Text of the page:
Regulators to examine ND Blues' handling of behavioral health, substance abuse claims
FARGO — North Dakota insurance regulators will examine whether the state's largest private health insurer is properly handling behavioral health and substance abuse claims.
Insurance Commissioner Jon Godfread said the North Dakota Insurance Department will carry out a market conduct examination of Blue Cross Blue Shield of North Dakota's coverage practices involving mental health and substance abuse claims over a recent five-year period.
"In the face of the opioid and addiction crisis, it's extremely important to make sure North Dakotans with health insurance are receiving the benefits promised to them by their health insurance company," Godfread said.
The department conducts an examination of Blue Cross Blue Shield of North Dakota every three to five years as part of its routine oversight of the state's largest health insurer. The last examination was five years ago, Godfread said.
The focus of this year's examination stems from complaints insurance regulators have received from health insurance customers and behavioral health providers, Godfread said.
"We received some complaints and we want to make sure our consumers are receiving services they were promised," he said. "We believe it's a fair opportunity to go in and look."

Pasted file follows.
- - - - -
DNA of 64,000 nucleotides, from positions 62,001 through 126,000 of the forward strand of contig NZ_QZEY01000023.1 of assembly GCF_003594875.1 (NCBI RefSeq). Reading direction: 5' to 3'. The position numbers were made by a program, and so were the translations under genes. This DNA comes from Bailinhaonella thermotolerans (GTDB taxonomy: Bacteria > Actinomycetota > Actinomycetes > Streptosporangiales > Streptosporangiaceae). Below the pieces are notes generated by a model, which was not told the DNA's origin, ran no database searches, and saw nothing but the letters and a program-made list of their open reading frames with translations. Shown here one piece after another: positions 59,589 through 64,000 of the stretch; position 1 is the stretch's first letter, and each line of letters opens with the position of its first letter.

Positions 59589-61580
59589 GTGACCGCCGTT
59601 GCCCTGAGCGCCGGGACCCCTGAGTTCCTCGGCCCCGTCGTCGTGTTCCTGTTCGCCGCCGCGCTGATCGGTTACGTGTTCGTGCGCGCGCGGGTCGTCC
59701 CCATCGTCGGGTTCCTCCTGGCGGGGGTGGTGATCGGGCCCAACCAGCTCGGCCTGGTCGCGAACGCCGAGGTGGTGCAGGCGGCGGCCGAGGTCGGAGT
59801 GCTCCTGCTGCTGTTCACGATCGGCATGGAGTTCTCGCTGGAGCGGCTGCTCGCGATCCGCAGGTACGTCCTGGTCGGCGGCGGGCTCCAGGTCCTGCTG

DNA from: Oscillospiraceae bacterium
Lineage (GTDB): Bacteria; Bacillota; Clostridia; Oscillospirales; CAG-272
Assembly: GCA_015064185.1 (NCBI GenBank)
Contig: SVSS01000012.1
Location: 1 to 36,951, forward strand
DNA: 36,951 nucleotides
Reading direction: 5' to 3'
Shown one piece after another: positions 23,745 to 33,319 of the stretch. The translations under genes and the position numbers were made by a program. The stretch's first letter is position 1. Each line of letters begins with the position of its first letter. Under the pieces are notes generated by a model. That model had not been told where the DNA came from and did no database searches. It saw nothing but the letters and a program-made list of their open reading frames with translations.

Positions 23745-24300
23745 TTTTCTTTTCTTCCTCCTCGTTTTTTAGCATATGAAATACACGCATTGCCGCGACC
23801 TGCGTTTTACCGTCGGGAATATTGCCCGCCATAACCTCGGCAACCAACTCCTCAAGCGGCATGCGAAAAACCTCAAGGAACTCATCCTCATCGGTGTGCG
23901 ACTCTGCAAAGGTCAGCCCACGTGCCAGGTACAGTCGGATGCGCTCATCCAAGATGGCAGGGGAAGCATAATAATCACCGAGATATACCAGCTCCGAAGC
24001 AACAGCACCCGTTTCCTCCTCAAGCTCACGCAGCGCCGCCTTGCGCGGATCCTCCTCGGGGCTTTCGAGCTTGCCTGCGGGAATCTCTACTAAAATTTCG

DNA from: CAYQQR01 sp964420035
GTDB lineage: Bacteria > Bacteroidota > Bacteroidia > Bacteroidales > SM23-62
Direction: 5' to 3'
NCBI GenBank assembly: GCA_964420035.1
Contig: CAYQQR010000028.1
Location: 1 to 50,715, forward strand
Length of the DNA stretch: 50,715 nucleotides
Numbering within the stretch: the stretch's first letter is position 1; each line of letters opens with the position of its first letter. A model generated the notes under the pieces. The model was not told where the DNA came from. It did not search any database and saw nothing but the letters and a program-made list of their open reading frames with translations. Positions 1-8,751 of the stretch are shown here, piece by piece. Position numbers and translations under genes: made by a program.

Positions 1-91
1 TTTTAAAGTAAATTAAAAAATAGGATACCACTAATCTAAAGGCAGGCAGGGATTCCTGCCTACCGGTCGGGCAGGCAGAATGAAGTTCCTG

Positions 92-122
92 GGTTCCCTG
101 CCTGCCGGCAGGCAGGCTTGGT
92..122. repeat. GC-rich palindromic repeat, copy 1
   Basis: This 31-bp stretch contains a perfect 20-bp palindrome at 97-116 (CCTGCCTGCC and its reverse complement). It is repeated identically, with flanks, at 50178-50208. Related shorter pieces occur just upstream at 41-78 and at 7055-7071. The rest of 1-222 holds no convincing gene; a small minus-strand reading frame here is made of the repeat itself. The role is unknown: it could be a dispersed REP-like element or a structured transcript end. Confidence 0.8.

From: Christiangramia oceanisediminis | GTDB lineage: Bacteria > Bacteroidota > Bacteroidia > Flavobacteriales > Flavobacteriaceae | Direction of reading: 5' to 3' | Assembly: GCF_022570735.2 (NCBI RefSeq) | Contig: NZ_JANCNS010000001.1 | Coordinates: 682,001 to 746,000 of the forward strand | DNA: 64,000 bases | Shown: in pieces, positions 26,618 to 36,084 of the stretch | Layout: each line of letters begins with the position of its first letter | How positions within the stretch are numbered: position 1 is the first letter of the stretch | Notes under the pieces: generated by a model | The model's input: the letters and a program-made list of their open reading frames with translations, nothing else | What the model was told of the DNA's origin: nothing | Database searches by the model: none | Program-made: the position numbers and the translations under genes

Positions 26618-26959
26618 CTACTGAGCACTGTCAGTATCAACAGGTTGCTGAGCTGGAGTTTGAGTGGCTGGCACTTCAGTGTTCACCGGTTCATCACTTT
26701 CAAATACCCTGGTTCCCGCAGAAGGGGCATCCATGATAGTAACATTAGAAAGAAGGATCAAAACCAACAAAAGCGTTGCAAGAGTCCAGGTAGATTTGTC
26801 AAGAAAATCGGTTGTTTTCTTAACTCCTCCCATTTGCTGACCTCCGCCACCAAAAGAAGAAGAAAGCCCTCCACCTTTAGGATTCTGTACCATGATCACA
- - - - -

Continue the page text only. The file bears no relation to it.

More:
To help with the examination, Godfread has hired a firm called Risk and Regulatory Consulting, which has previous experience involving examinations of the North Dakota Blues and is "familiar with their processes," he said.
"It's a difficult topic," evaluating behavioral health and substance abuse claims, requiring specialized expertise, Godfread said. "You've got to have qualified experts."
A spokeswoman for Blue Cross Blue Shield of North Dakota said market conduct examinations and audits are routine in the heavily regulated health insurance industry.
"In support of our members, we welcome the department's review and will cooperate fully," said Communications Director Andrea Dineen.
The examination also will review telehealth services coverage and claims, insurance fraud reporting and corporate governance, including subsidiary companies, among other areas.
Godfread noted that telehealth services are new, and insurers and providers are operating under recently adopted rules.
"It's a new area of service provision," he said. "We're really just ensuring that they're following the law."
Blue Cross Blue Shield of North Dakota will not have any other comments until the examination is completed, which Godfread said will take at least several months.